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Behind the furor over gay marriage

By Jeff Bale | December 5, 2003 | Page 7

THE MASSACHUSETTS Supreme Judicial Court stoked the national debate around gay marriage November 18 when it declared that it was unconstitutional for the state to exclude same-sex couples from civil marriage. The 4-3 ruling marks a significant victory for lesbians and gays in the wake of a series of recent gains and backlashes.

Last June, the U.S. Supreme Court finally struck down anti-sodomy laws in the 13 states that still had them. But no sooner had the decision been announced than the religious right countered with an anti-gay campaign, focused especially around the issue of gay marriage.

The polarization around the issue can be seen from the fact that, while several states are moving in the direction of Massachusetts and Vermont (which legalized gay civil unions in 1999), no fewer than 37 states, and the federal government, have passed laws banning same-sex marriage.

The marriage issue has caused controversy among lesbians and gays as well. Long considered a fringe concern of conservative gays trying to "pass" in straight society, same-sex marriage is now the dominant issue defining mainstream gay politics.

Part of this development is due to dramatic changes in the lives of lesbians and gays. The AIDS crisis drove home just how few rights that same-sex partners had--to make medical and legal decisions, for example. Meanwhile, the growing reality of same-sex couples adopting and having children makes questions of guardianship and family health care acutely important.

Still, same-sex marriage is a hot-button issue among gays and lesbians because the movement itself has shifted so far to the right. The majority ruling in the Massachusetts case declared that marriage is "a vital social institution" that all people should be entitled to.

Of course, all people should be entitled to marry, if they choose to. But the eagerness of mainstream gay rights organizations to embrace this "vital social institution"--one that fails more than 50 percent of the time for straight couples and that is a significant source of violence against women and children in society--shows how far they have drifted from predecessor groups like the Gay Liberation Front that fought in the 1960s and '70s for a revolutionary restructuring of society.

The gay movement's shift to the right on issues like marriage is mirrored by its obsession with supporting Democrats for political office--no matter what their actual record. And true to form, the Democrats disgraced themselves once again around same-sex marriage.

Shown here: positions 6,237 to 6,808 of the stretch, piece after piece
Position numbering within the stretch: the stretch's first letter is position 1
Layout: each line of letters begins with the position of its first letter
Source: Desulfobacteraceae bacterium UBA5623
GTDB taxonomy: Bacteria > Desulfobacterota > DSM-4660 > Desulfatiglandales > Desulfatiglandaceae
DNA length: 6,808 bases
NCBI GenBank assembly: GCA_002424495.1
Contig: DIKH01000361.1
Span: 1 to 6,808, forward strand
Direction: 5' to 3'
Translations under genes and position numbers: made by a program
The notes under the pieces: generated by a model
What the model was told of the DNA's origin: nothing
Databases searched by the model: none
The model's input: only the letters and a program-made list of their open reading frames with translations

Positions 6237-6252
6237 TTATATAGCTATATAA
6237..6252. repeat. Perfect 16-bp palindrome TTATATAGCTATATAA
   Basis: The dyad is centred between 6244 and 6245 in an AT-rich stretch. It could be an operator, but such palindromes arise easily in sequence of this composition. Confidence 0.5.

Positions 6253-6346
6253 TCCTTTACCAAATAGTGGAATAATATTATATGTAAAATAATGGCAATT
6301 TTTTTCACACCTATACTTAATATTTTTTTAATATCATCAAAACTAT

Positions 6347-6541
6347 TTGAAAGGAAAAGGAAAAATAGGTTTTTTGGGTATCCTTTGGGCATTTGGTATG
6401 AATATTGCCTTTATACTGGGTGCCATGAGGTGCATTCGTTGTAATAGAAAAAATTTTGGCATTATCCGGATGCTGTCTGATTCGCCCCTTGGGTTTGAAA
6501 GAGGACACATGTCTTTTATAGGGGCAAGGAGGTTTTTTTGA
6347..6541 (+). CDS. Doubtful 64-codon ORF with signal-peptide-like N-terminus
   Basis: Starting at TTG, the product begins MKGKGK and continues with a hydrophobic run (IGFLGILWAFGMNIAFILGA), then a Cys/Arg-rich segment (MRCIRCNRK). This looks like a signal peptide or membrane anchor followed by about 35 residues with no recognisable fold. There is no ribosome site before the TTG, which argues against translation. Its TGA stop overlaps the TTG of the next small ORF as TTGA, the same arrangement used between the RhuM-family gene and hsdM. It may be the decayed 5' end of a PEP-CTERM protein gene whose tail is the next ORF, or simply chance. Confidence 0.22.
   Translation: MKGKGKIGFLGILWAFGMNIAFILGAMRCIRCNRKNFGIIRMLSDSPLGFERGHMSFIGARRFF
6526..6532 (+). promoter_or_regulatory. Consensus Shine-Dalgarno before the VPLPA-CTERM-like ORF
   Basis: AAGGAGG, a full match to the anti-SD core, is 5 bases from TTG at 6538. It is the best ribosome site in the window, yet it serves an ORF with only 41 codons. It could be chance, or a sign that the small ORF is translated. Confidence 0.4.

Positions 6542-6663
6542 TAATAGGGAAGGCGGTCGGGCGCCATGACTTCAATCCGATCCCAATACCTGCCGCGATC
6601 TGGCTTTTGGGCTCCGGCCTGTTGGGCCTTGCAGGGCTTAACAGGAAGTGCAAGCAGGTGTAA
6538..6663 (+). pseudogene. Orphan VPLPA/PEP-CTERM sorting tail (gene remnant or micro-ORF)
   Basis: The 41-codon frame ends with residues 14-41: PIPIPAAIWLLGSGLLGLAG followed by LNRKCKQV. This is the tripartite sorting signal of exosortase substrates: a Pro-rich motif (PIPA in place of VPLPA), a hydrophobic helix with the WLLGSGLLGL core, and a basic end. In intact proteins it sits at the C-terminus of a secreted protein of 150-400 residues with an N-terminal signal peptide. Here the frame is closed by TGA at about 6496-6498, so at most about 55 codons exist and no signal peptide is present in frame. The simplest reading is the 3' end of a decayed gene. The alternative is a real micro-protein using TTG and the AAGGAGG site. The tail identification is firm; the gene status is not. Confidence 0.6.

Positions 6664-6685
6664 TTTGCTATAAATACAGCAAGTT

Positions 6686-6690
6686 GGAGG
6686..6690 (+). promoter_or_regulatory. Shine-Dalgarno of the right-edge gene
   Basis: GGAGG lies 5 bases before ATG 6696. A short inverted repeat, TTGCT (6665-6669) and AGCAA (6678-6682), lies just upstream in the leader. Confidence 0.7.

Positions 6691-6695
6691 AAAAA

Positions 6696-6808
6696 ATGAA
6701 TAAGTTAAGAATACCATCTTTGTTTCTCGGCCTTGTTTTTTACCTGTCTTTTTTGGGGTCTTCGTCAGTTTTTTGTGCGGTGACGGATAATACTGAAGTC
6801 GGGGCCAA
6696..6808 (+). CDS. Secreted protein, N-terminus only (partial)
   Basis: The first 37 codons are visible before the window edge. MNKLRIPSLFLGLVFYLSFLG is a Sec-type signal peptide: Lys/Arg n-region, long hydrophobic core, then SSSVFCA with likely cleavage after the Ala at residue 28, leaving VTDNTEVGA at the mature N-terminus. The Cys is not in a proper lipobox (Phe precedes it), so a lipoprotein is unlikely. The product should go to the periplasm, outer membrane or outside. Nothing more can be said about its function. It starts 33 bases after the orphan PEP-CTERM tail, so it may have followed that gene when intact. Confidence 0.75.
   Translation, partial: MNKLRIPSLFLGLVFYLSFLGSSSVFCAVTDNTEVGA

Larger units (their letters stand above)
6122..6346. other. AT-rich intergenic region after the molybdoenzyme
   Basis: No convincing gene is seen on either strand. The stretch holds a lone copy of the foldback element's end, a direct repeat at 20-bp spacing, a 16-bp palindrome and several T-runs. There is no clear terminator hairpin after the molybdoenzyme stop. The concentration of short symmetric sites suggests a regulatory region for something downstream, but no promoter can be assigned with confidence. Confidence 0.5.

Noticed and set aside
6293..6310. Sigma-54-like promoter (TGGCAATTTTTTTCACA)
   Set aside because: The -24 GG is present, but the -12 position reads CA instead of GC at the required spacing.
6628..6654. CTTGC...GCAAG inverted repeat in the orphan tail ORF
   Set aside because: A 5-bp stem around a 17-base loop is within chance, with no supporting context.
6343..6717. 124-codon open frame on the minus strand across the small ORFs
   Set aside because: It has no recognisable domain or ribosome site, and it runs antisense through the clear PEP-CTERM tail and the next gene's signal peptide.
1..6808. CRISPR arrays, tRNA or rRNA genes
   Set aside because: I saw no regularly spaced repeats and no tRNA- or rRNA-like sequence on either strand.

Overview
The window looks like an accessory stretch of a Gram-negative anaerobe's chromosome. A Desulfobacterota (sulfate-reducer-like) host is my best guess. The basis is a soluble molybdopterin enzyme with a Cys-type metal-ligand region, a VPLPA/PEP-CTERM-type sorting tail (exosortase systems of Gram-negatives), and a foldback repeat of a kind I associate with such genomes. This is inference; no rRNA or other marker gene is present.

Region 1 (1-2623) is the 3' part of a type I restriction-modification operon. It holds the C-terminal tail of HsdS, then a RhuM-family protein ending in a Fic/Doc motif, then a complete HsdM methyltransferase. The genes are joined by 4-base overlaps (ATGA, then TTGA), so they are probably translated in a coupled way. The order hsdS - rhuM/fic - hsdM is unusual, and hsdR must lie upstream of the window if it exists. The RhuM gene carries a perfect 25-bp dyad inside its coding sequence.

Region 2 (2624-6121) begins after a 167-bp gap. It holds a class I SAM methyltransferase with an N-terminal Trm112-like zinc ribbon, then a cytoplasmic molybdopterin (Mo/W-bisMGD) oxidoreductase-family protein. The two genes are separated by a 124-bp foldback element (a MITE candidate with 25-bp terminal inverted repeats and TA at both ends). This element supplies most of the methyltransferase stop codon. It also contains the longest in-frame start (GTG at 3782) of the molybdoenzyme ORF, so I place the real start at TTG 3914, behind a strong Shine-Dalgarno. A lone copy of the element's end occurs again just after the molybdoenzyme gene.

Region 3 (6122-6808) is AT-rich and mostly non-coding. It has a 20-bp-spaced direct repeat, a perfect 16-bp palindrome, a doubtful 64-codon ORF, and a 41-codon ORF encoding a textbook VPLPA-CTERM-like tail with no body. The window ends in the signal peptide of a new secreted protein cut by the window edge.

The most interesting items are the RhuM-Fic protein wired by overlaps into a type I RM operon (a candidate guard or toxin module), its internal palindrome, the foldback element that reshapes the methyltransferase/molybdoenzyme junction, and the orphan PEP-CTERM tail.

In the wake of the Massachusetts ruling, Senate Minority Leader Tom Daschle (D-S.D.) criticized the decision and reaffirmed his support for the Defense of Marriage Act. His comments weren't really that different from George Bush's--or bigots like religious right leader Gary Bauer, who complains that the institution of marriage is "under attack."

Among the candidates for the Democratic presidential nomination, Carol Mosley Braun and Dennis Kucinich did support the decision. But the main contenders had little to offer.

Frontrunner Howard Dean has gained a lot of support among gays and lesbians because he signed the gay civil union law in Vermont in 1999--though he did so in the dead of night. But when the Massachusetts decision came out, he ducked the question entirely by denouncing the cynical use of the issue in an election year.

Gen. Wesley Clark and Sen. John Edwards took the latter-day segregationist approach and declared gay marriage to be a states' rights issue. Dick Gephardt, John Kerry and Joe Lieberman adopted the mainstream Democratic message--stating their opposition to gay marriage, while vowing to oppose a constitutional amendment banning gay marriage.

No wonder there is so much confusion around the issue of gay marriage and the fight for gay rights in general. The ruling in Massachusetts should be celebrated as a real and concrete victory for lesbians and gays everywhere.But the fact remains that a very different kind of fight is urgently needed to put an end to gay oppression once and for all.

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